This week in the markets: UK Budget and US FOMC
Daily Look

This week in the markets: UK Budget and US FOMC

GBP/USD started this week off under 1.48 and, in the run up to the FOMC statement on Wednesday, it struggled to make a sustained break above 1.49. Wednesday was of course the busiest day, starting with the release of weaker than expected unemployment and surprisingly weak average earnings figures.

The unemployment rate fell to 5.7% vs. expectations for 5.6% and average earnings in January rose by 1.8% vs. forecasts for a rise of 2.2%.   The positive run of earnings data of late has countered the low headline inflation readings and so this lower than expected wage growth must be starting to cause a few headaches amongst MPC members.

By Alex Edwards at UKForex, an international money transfer service

The Bank of England MPC minutes were released at the same time on Wednesday morning, the tone of which was quite uncertain. As we headed into the release there was an ounce of expectation that they wouldn’t sound as dovish as last time around. Alas, it was a unanimous vote to leave rates unchanged and the pound was sold off across the board. Cable fell to a low of 1.4635 as investors next looked forward to the Budget.

However, the Budget threw up no real surprises. GBP/USD was mildly bid as Osborne gave a healthy assessment of the state of the economy (GDP growth of 2.5% was expected this year, inflation had bottomed out and that the unemployment rate was set to fall lower).   In any other circumstances, the pound might not have reacted, but after the earlier post-earnings data sell-off, traders were looking for a good excuse to tidy up a few short positions ahead of the main event – the FOMC statement.   GBP/USD recovered from its lows, gradually pushing higher as the FOMC statement got closer.

But, like the Budget, the FOMC statement was unsurprising. As expected, the Fed removed the wording ‘the Fed can be patient in beginning to normalise monetary policy’, implying that interest rates would rise soon. However, there were various downgrades to growth. The central bank sees the economy growing 2.3%-2.7% in 2015, below its previous predictions for 2.5%-3%. The bank’s updated “dot plot” too (which shows federal funds rate predictions of FOMC participants) showed that the Fed will raise rates a lot more slowly than markets were initially expecting or more precisely, for US interest rates to rise to 0.625% by the end of 2015. The US dollar gapped lower as a result and GBP/USD jumped to a high of 1.5164.   It was an extremely volatile period – cable quickly dropped back and continued to fall in to the end of the week.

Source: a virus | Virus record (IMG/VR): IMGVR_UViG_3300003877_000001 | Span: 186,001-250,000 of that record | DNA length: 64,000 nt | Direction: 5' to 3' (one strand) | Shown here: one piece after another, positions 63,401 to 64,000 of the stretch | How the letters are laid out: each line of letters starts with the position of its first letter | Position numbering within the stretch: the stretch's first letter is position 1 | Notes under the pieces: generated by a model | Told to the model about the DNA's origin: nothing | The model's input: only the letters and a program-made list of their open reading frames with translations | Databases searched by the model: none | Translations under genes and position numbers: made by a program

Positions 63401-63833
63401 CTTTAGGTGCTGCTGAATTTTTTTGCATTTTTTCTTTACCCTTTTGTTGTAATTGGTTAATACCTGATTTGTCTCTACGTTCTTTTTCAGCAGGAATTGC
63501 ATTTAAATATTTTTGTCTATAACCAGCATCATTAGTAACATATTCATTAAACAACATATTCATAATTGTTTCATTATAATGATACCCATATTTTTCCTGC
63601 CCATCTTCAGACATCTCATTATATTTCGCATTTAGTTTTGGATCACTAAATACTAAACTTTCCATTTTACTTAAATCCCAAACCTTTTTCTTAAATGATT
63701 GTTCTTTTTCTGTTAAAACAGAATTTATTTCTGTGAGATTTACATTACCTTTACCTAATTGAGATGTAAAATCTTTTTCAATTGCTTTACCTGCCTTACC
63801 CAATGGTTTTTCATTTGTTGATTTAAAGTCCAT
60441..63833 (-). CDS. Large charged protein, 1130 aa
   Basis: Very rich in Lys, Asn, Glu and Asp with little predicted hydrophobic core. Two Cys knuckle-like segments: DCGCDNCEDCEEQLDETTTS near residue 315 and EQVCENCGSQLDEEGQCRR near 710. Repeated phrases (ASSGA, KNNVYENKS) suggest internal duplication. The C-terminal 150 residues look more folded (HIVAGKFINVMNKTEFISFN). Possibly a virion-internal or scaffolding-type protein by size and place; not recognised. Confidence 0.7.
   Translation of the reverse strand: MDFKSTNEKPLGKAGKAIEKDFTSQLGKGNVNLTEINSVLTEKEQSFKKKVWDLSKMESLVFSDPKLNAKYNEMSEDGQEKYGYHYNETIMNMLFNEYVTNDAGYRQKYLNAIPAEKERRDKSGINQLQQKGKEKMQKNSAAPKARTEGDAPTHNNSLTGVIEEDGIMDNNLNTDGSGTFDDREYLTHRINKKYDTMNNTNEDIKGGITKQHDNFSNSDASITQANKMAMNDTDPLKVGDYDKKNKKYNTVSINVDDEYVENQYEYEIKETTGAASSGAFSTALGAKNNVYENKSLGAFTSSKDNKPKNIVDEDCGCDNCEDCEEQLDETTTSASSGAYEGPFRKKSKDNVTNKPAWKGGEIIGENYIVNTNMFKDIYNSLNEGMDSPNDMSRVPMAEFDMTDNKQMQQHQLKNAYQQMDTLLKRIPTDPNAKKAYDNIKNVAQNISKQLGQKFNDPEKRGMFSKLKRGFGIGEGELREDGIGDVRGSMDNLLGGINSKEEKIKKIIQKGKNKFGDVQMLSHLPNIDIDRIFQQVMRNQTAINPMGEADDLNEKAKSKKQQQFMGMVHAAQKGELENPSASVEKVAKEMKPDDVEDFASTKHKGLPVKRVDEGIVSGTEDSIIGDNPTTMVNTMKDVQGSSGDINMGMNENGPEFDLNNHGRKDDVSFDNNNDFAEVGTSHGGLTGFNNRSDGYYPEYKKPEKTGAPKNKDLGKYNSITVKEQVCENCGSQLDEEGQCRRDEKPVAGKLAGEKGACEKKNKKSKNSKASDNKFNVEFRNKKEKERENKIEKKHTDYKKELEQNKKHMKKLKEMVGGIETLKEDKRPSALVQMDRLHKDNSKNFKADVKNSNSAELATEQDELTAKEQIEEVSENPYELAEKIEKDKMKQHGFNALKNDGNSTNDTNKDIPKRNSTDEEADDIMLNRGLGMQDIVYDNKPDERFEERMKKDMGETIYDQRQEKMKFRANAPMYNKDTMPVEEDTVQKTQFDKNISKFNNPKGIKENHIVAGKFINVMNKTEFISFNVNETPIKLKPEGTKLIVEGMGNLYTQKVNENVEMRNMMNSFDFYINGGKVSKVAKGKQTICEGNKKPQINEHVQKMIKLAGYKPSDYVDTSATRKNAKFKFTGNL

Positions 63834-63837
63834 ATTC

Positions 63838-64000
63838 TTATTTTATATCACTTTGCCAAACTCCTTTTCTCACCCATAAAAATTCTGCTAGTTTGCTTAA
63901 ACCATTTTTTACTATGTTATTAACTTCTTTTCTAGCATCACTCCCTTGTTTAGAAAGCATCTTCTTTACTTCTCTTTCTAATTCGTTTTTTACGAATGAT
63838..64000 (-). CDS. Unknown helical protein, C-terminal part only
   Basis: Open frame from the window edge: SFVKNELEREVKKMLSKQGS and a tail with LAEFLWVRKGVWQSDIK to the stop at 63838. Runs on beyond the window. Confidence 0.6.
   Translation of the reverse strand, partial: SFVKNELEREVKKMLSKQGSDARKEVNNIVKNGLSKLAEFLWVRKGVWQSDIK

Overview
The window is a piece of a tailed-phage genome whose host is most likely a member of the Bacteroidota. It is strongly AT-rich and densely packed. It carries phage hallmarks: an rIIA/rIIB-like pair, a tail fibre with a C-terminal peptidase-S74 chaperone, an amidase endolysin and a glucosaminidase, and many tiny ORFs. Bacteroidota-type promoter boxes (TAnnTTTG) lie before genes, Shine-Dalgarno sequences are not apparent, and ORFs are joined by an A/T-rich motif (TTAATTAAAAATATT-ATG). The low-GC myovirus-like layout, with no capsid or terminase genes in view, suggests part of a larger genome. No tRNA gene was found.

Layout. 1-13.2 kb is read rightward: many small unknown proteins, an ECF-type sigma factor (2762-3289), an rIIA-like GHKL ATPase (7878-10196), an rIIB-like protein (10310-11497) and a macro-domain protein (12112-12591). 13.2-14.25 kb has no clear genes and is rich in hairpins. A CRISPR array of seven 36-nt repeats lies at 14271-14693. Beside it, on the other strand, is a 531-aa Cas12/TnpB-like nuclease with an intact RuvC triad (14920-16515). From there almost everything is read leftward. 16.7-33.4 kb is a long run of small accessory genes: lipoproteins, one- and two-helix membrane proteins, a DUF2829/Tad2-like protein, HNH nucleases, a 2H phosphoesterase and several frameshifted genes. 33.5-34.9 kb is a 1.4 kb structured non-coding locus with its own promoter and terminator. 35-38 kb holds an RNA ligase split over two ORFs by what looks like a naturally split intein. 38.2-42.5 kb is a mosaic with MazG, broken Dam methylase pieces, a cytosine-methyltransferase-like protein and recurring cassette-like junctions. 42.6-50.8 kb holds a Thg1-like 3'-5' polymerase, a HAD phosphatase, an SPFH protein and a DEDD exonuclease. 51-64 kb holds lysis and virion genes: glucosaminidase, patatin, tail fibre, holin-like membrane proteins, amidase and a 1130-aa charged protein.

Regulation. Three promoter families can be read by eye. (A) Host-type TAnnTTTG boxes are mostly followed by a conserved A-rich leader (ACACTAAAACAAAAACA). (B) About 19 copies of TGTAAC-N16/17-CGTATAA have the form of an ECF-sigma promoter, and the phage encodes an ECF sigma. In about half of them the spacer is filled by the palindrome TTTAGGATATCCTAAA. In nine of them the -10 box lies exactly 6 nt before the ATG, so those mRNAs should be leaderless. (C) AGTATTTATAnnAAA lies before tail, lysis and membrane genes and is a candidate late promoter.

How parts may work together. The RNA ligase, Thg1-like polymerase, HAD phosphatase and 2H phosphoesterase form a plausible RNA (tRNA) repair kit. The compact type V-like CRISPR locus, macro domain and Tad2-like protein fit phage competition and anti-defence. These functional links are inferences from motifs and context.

The pound has been under pressure across the board recently and it was sold off again on Thursday undermined following comments by BoE economist Andrew Haldane who suggested that interest rates may need to be cut to zero over coming months in order to stave off deflation.   Trading in EUR/USD meanwhile, took its lead from events in the US.

The focus next week will turn to UK inflation data on Tuesday, which will be scrutinised even more closely than usual after Haldane’s comments last week.   PMIs from Europe and US CPI are due on the same day.   The US data will also be watched closely given the Fed’s most recent statement and suggestions that the central bank is in no rush to raise rates despite the removal of that important ‘patient’ word. US durable goods and UK retail sales data is released later in the week.

In our latest podcast we discuss  The Fed and the road ahead – all you need to know

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